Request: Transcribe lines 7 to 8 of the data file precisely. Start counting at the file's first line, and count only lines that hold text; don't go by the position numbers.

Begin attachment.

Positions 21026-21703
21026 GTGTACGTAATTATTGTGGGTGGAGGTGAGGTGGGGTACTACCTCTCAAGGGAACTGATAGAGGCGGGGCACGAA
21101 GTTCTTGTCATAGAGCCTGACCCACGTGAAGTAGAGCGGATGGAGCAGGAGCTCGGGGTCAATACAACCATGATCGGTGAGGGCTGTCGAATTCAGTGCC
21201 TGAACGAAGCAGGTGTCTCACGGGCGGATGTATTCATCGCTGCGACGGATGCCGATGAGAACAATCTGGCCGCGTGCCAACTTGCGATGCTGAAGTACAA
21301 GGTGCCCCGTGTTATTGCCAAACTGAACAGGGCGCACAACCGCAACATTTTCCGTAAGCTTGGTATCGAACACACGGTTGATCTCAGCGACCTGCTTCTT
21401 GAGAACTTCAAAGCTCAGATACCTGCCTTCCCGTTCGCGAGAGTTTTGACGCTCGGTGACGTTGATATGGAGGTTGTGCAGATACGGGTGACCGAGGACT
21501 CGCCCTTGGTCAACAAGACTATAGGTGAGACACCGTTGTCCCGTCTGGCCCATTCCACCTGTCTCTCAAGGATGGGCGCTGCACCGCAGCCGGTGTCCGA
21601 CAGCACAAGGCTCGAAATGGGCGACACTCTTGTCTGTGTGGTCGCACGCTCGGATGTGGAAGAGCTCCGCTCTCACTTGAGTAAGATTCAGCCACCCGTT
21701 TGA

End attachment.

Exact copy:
21501 CGCCCTTGGTCAACAAGACTATAGGTGAGACACCGTTGTCCCGTCTGGCCCATTCCACCTGTCTCTCAAGGATGGGCGCTGCACCGCAGCCGGTGTCCGA
21601 CAGCACAAGGCTCGAAATGGGCGACACTCTTGTCTGTGTGGTCGCACGCTCGGATGTGGAAGAGCTCCGCTCTCACTTGAGTAAGATTCAGCCACCCGTT